Megalomania in modern China

As Big As The Sky

Arnoud Noordegraaf, Adrian Hornsby,
Ai Weiwei

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Attrackted by the boundless possibilities in modern China, the European architect Sem Aers has been lured into designing a spectacular megastructure in a remote Chinese village. Whilst there, he has a passionate love affair with the famous opera singer Qin Mulan. But just as under the layers of opera make-up and costumes, Mulan turns out be a canny, modern business woman. In a similar way his dream project turns out to be unreal. Mixing traditional Kunqu opera with Wagnerian late romanticism, the Dutch composer Arnoud Noordegraaf evokes the clashes between East and West, tradition and modernity, romance and reality – conflicts which are also expressed through the inventive stage design and film projections by Ai Weiwei, China’s most famous contemporary artist.



When in China, you can dream. Just as the United States were the epitome of endless possibilities in the previous century, these days adventurers spread their wings in the state capitalist playground of the world's fastest growing economy. In China, dreams can come true.

As Big As The Sky, Dutch composer and director Arnoud Noordegraaf's latest multimedia opera, deals with the Chinese dream – and with dreams which collide with reality. The world famous dissident artist Ai Weiwei created the stage design and the accompanying film, this being the first time he's ventured into the realm of music theatre. The libretto is by British writer Adrian Hornsby, whom Noordegraaf collaborated with on A.M., Noordegraaf's music theatre production which was set in Tokyo and featured at the Holland Festival in 2011. The music is performed by Asko|Schönberg. A new production, As Big As The Sky will have its world premiere at the Holland Festival.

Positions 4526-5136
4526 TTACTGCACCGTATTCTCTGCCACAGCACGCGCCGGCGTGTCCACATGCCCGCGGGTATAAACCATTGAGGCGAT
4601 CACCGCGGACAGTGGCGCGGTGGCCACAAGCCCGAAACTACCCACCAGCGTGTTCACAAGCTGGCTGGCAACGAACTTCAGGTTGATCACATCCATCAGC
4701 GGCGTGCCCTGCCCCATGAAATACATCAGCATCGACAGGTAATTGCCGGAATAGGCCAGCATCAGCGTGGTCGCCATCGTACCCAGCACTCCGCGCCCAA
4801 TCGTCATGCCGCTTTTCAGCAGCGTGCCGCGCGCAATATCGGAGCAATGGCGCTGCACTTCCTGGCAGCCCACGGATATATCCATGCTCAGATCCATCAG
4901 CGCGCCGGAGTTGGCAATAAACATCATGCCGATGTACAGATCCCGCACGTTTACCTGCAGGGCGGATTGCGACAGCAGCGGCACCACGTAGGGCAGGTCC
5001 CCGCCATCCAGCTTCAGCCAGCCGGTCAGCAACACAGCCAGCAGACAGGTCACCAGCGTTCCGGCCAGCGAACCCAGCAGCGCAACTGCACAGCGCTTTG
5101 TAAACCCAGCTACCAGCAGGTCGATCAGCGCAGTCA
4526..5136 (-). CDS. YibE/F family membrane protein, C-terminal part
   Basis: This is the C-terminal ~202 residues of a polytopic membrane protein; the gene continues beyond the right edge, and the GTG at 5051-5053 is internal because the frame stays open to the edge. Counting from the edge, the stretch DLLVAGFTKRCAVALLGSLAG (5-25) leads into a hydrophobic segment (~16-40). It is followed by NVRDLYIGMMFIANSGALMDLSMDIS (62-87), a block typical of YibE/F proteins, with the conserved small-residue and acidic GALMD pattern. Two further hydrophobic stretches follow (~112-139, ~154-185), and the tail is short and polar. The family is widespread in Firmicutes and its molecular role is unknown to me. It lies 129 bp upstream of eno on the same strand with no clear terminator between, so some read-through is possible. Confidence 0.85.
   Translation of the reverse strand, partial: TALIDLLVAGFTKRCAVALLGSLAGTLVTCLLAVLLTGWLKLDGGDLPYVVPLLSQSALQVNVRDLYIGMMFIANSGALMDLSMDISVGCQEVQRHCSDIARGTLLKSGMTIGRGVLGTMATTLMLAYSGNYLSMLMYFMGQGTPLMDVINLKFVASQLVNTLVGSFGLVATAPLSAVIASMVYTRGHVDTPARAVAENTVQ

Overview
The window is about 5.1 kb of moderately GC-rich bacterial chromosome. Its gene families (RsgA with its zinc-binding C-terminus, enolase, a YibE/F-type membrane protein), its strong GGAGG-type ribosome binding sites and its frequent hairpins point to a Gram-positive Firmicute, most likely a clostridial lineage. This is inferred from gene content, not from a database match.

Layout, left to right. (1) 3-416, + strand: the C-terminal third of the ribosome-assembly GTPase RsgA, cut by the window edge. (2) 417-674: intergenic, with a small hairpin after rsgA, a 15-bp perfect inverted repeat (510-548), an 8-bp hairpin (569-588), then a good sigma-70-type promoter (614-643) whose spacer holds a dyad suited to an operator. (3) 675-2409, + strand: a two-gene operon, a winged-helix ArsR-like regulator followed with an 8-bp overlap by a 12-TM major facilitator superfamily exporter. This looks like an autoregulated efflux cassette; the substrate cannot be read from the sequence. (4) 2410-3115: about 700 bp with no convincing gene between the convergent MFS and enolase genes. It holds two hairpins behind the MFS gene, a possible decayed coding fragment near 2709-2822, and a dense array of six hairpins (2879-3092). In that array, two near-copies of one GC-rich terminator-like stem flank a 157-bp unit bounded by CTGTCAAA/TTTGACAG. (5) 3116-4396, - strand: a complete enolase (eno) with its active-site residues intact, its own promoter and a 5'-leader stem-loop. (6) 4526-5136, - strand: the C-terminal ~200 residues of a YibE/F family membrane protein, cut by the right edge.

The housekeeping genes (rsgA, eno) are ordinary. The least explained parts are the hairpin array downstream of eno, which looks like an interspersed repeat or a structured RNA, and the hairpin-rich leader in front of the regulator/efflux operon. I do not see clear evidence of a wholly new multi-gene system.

Set against the backdrop of China's unprecedented building boom, As Big As The Sky, in the best tradition of the opera genre, also tells the story of a doomed love. In a remote Chinese village, the European architect Sem Aers is working on an outrageous mammoth building project commissioned by the showy self-made millionaire Wu Cai. Having grown up amongst the cows and rice paddies of this village, Wu has returned to build a monument to his own success and the rise of his country as a new superpower. Capturing China's success story of utopian transformation in architecture, Sem has designed the largest dome in the world, which will arch high over the village, completely encompassing it. Putting a small hole in the very top of the roof, the dome will become a gigantic camera obscura, projecting the image of the sky over the village and its surrounding fields.

While the enormous construction is being built at a fast pace, Sem is getting mixed up in talks with different parties. At the European head office of the architectural firm he's working for, they're worried about the negative publicity in the Western press, which is criticising the project for being too ostentatious and accusing the builders of destroying local culture. In turn, Wu is insisting that the original village is bulldozed to be rebuilt as an 'authentic' Chinese village for staging traditional opera performances, in order to attract tourism. The Chinese opera star and national celebrity Qin Mulan has been engaged to perform at the opening of the dome. Dealing with these various conflicting interests, Sem is struggling to determine his position in all this. When Qin Mulan arrives on site for a rehearsal, Sem falls head over heels in love – with her beauty, her voice, and with the traditional Chinese culture which she seems to embody. Yet underneath the chinoiserie which Sem projects onto her, Qin Mulan is a modern media-savvy woman with strong business instincts. 

While Sem and Qin embark on a love affair which soon reaches the public eye, the building project is running into difficulties. An old lady is refusing to leave her home, which is now standing out like a sore thumb in the flattened, excavated building site. With the house fast becoming a symbol of the destructive character of China's building craze, Sem finds himself having to face the uncomfortable truth that to realise his dream project, a high price has been paid.